LOUISVILLE (AP) — A NASA astronaut will speak live from space with Southern Baptist Theological Seminary President Albert Mohler Jr. this week.
Jeff Williams and his crewmates are staying 172 days aboard the International Space Station. They launched into space in March.
Williams is a supporter of the seminary and has done talks on campus.
The astronaut will speak to Mohler at 10 a.m. Tuesday during the seminary’s chapel service in Alumni Memorial Chapel. The event is open to the seminary community and will be livestreamed at www.sbts.edu/live .
A release from the seminary says Williams recently surpassed Scott Kelly’s record of 521 days to become the American with the most cumulative days in space. The current mission is Williams’ fourth spaceflight.
Final lanes of Eggners Ferry Bridge set to open this week
AURORA (AP) — State transportation officials expect the final lanes of the new Eggners Ferry Bridge in western Kentucky to open to traffic this week.
The Transportation Cabinet said in a news release that the public is invited to walk along the finished eastbound lanes on Wednesday before a ribbon-cutting ceremony at noon. Officials opened what will be the westbound lanes to two-way traffic in the spring. The statement says all four lanes of the bridge will open to vehicle traffic around 1 p.m.
The span carries traffic from Aurora to Land Between The Lakes National Recreation Area.
Crews have been working since early 2014 to finish the $133 million project. The statement says trail connections for a walkway along the bridge are still under construction.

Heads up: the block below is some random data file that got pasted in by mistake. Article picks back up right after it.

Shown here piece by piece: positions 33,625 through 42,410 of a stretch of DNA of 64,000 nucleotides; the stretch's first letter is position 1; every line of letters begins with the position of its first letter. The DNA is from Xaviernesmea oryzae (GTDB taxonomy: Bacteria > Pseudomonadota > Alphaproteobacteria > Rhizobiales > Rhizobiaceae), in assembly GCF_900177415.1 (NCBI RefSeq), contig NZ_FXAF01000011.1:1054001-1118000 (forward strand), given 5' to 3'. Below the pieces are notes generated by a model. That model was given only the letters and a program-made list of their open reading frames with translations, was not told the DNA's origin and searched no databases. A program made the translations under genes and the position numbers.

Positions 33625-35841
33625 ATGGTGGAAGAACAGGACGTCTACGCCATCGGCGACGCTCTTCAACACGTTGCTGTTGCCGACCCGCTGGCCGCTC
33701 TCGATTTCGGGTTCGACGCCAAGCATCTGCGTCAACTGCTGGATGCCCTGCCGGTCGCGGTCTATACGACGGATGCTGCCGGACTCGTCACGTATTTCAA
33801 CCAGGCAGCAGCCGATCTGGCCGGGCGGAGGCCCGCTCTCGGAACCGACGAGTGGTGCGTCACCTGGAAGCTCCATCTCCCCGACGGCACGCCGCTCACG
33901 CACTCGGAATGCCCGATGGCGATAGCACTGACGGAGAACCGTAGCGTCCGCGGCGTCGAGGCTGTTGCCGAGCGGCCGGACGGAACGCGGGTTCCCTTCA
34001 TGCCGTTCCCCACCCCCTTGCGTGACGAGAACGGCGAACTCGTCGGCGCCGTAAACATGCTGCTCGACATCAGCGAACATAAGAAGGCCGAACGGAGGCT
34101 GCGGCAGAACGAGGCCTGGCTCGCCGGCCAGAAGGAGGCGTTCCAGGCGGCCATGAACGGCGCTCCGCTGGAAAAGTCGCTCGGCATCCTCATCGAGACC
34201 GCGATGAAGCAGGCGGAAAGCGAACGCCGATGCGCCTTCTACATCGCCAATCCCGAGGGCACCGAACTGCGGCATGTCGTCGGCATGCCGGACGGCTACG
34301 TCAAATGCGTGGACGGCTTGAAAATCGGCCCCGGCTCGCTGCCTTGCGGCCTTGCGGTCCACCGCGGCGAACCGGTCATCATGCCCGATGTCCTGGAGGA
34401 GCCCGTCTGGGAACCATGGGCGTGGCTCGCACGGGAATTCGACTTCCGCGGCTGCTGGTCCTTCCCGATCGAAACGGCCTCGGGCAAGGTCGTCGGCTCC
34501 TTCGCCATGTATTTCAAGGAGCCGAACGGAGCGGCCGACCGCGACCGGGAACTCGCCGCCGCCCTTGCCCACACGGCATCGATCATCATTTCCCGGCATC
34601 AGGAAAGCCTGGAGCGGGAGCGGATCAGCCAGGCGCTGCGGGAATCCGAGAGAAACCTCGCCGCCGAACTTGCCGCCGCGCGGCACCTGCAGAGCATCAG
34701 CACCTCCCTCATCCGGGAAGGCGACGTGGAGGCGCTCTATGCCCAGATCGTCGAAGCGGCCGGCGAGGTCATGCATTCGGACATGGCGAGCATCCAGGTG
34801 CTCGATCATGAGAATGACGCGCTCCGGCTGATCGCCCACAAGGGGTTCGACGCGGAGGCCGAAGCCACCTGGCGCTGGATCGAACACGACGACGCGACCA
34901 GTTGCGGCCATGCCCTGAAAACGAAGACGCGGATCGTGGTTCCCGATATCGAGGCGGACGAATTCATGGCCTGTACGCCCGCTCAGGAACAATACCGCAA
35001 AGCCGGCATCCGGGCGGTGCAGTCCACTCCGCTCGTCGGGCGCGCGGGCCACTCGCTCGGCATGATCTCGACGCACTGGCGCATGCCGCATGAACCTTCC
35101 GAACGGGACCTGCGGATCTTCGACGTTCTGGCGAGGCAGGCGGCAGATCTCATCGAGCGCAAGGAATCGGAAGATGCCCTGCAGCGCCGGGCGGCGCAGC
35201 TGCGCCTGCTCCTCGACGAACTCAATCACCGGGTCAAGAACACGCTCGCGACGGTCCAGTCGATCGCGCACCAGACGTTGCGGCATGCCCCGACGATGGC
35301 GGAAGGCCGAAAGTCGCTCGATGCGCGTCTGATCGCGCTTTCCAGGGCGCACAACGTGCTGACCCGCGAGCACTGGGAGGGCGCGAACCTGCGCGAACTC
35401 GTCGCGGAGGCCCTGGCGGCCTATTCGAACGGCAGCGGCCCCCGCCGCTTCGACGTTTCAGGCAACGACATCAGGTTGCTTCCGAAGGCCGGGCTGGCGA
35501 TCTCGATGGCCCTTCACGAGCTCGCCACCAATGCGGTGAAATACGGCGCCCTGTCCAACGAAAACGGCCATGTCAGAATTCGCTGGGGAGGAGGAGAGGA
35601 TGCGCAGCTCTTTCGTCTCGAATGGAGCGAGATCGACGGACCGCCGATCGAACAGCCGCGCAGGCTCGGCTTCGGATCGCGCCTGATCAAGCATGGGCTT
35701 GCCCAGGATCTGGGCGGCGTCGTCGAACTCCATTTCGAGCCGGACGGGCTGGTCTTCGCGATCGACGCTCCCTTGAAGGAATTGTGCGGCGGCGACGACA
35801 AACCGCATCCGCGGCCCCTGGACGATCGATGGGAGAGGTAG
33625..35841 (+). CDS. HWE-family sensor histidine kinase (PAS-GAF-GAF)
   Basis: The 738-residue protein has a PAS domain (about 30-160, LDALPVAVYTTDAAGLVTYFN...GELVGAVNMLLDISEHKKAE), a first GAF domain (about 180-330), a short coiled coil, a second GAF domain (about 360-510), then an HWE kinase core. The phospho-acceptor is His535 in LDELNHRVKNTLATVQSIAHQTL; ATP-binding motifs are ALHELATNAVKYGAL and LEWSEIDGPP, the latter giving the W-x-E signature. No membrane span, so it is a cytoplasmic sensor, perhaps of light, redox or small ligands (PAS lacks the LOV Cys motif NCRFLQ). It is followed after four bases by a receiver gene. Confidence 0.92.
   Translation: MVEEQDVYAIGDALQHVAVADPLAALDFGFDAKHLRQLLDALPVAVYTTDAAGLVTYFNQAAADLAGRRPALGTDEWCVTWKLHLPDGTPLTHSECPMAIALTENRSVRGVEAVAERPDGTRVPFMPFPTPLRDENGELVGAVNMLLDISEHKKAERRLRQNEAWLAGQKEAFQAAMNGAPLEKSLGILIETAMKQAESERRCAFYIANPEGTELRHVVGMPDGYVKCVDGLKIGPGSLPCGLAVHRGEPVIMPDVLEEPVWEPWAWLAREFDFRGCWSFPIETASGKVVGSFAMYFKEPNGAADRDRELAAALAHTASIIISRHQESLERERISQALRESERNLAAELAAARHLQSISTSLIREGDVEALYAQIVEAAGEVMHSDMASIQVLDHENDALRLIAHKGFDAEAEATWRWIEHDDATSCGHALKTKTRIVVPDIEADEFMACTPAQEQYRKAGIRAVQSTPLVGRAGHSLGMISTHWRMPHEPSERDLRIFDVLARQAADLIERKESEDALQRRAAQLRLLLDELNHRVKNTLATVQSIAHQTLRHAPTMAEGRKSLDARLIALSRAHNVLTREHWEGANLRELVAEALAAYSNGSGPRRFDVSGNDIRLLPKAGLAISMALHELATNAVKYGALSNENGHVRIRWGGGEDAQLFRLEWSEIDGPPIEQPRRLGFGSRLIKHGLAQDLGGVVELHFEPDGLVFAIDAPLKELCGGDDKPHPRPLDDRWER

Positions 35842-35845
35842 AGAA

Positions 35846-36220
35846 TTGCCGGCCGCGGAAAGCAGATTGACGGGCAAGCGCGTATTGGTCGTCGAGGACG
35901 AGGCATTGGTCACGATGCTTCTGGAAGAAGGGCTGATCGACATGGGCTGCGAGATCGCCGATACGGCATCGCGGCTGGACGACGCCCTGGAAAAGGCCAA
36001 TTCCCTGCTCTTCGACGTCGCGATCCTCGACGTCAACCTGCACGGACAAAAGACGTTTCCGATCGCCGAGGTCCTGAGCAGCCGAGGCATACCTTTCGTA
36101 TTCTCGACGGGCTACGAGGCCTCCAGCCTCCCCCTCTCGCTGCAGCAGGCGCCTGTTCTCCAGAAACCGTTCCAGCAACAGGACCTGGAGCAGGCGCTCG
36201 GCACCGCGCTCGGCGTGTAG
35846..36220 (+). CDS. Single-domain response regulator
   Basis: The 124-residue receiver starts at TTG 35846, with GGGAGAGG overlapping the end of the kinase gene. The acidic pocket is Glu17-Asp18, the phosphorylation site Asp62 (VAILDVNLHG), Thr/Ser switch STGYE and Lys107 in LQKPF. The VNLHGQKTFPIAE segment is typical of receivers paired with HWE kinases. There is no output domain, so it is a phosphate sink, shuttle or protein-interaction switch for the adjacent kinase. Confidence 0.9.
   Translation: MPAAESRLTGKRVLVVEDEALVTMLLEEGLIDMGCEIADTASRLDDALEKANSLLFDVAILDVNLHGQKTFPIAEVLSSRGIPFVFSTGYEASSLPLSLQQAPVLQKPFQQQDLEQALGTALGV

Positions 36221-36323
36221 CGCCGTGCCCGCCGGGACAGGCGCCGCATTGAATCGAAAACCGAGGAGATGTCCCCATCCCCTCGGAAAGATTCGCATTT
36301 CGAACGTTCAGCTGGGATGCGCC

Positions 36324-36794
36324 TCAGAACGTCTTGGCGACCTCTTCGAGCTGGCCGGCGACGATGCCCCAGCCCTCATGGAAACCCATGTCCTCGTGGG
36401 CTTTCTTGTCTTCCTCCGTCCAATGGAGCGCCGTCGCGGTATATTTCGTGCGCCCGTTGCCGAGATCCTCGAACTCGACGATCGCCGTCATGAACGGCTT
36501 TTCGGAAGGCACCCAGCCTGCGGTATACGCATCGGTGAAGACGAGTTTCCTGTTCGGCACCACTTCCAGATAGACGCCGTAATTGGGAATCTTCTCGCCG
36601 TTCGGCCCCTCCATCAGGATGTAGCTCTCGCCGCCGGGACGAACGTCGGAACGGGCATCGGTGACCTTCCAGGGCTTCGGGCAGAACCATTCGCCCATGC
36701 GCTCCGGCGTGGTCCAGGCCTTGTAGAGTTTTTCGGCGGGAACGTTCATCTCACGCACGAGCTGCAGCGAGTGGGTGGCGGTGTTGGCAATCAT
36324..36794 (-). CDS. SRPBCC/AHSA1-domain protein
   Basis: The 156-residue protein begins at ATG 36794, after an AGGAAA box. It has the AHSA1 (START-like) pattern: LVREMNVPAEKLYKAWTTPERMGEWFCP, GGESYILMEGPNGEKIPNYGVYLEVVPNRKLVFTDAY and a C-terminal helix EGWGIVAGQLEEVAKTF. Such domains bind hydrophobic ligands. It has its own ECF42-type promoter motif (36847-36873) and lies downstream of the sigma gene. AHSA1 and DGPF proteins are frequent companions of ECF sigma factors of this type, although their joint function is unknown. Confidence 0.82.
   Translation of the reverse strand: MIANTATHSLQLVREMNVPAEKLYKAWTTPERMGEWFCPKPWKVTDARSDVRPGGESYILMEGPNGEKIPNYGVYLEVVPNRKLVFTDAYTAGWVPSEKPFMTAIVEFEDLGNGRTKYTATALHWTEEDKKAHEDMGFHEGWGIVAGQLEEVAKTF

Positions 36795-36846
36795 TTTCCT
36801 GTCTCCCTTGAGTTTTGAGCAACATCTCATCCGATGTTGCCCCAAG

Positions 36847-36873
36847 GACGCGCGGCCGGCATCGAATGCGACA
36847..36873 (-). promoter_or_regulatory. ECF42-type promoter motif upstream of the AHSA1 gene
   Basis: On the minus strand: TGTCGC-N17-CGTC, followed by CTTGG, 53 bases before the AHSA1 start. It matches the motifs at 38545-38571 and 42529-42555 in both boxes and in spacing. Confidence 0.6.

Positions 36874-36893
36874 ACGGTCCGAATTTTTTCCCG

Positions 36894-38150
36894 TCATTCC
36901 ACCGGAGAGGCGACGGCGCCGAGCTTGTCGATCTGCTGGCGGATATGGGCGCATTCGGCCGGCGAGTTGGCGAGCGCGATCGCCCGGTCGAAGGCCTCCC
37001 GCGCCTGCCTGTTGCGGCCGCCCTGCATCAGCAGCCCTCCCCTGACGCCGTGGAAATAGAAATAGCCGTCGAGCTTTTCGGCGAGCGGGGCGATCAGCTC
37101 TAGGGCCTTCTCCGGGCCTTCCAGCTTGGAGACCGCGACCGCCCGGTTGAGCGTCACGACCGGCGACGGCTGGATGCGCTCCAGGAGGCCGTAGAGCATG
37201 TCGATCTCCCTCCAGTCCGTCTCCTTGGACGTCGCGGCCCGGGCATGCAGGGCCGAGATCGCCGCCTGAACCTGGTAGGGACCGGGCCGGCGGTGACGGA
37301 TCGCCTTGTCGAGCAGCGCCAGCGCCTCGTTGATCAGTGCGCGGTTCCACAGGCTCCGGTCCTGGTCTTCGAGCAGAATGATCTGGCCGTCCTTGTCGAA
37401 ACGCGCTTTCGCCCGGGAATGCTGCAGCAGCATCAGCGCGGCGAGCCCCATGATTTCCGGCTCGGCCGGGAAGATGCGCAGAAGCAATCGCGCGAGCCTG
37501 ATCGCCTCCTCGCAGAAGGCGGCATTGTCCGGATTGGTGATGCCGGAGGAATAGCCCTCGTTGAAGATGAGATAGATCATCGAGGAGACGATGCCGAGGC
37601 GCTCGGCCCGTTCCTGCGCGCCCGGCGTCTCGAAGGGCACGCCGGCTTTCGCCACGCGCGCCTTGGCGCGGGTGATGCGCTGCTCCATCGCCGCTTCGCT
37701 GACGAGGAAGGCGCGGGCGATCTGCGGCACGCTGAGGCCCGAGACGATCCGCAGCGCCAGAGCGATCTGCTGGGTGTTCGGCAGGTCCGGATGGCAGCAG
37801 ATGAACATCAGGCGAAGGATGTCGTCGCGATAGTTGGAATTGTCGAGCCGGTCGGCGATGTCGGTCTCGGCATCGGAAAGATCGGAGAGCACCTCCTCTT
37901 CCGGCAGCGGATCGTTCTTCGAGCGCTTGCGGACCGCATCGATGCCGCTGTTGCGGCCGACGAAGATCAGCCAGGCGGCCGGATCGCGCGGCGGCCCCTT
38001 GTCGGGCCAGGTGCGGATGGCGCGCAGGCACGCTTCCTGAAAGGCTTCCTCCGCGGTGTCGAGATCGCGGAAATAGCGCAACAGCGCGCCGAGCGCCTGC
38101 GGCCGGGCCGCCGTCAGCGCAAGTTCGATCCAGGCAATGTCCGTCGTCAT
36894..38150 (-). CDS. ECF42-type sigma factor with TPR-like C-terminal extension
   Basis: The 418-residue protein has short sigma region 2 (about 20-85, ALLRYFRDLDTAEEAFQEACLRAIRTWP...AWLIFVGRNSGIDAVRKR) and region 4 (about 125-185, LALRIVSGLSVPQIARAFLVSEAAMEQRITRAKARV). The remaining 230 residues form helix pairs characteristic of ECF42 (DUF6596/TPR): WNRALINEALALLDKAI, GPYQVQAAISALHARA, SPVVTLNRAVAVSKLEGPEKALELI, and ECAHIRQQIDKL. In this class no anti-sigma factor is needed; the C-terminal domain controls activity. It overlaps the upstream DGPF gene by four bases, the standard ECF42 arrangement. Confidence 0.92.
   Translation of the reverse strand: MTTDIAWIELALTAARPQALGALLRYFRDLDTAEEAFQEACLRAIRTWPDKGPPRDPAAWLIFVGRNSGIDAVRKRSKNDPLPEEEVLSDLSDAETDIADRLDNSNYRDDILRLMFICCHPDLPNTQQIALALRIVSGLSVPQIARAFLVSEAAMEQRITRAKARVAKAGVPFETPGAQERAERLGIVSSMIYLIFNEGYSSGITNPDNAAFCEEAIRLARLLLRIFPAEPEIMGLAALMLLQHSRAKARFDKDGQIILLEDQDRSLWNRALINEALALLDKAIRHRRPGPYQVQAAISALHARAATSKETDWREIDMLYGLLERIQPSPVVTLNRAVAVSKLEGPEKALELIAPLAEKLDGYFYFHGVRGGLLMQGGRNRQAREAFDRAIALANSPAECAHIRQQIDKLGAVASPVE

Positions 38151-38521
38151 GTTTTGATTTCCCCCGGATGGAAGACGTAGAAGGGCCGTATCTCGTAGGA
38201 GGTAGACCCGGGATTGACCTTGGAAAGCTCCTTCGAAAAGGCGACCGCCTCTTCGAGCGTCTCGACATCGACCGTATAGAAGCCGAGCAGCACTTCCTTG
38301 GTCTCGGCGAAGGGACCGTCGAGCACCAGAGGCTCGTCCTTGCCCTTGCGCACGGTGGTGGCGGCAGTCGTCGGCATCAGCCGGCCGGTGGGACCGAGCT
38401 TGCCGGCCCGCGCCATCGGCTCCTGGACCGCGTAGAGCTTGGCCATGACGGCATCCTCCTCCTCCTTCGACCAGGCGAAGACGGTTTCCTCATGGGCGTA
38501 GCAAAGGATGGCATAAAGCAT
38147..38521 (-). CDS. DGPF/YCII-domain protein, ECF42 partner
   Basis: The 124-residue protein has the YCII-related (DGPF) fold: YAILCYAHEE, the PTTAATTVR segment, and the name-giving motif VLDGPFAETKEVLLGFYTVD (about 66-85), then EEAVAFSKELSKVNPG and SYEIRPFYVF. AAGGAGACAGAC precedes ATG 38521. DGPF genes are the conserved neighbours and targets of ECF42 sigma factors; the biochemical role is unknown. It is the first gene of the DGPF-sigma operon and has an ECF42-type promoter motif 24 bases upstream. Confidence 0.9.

The old span was demolished in July.
Police: Child accidentally shot, killed by juvenile brother
LOUISVILLE (AP) — Authorities in Louisville say a 12-year-old boy was accidentally shot and killed by his juvenile brother.
Louisville police said in a news release that officers found Tremain Brown Jr. shot dead Sunday afternoon in the Hallmark neighborhood.
Jo-Ann Farmer of the Jefferson County Coroner’s Office says the child died of a single gunshot wound and was pronounced dead at the scene.
Investigators believe the victim’s brother, who is also a juvenile, accidentally shot him. That child’s age and name has not been released.
Police say they don’t expect the brother will be charged in this case.
Authorities are working to determine how the child obtained the weapon.
Police identify body found in creek as Bowling Green man
BOWLING GREEN (AP) — Kentucky State Police have identified a body found in a creek near Bowling Green.
State Police spokesman Trooper B.J. Eaton says in a news release that the kayaker found submerged Saturday in Drakes Creek in Warren County was 30-year-old Victor Thomas of Bowling Green.
Eaton said foul play isn’t suspected, but police are continuing to investigate the death.
2 caves reopened at Carter Caves State Resort Park
OLIVE HILL (AP) — Two caves at Carter Caves State Resort Park have been reopened to limited public use.
Park naturalist Coy Ainsley tells The Daily Independent that Laurel Cave and Horn Hollow Cave, which have been closed to the public since 2009, are now open for self-guided exploration.
The closure was part of a nationwide effort to halt the spread of white-nose syndrome, a disease that’s usually deadly to bats.
Those who wish to visit the two caves must obtain a permit first, which are free and available at the park welcome center. Ainsley says visitors must also follow decontaminating steps after exploring the caves to help stop the spread of white-nose syndrome.
Laurel Cave is open from Memorial Day through Labor Day. Horn Hollow Cave is open all year.